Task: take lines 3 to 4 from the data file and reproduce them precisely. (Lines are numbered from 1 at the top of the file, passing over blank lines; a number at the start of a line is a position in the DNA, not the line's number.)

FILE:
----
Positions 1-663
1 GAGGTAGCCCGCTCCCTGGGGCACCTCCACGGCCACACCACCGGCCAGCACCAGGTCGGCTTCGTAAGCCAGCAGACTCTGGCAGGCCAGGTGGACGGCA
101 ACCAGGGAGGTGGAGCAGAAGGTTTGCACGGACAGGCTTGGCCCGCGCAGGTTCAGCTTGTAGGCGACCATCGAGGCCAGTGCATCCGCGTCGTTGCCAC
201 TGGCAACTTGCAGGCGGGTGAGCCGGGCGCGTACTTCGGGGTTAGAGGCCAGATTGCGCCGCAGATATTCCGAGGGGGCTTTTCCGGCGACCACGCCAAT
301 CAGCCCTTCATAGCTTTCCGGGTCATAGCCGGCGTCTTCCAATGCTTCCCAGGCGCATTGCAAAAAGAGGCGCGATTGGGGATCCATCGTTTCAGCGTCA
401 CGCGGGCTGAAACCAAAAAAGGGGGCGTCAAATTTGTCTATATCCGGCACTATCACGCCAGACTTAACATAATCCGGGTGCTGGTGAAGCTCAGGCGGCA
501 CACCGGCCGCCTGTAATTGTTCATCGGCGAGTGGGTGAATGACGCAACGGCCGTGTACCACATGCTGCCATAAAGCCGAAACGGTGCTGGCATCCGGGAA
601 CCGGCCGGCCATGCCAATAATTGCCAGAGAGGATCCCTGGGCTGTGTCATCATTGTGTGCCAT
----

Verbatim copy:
101 ACCAGGGAGGTGGAGCAGAAGGTTTGCACGGACAGGCTTGGCCCGCGCAGGTTCAGCTTGTAGGCGACCATCGAGGCCAGTGCATCCGCGTCGTTGCCAC
201 TGGCAACTTGCAGGCGGGTGAGCCGGGCGCGTACTTCGGGGTTAGAGGCCAGATTGCGCCGCAGATATTCCGAGGGGGCTTTTCCGGCGACCACGCCAAT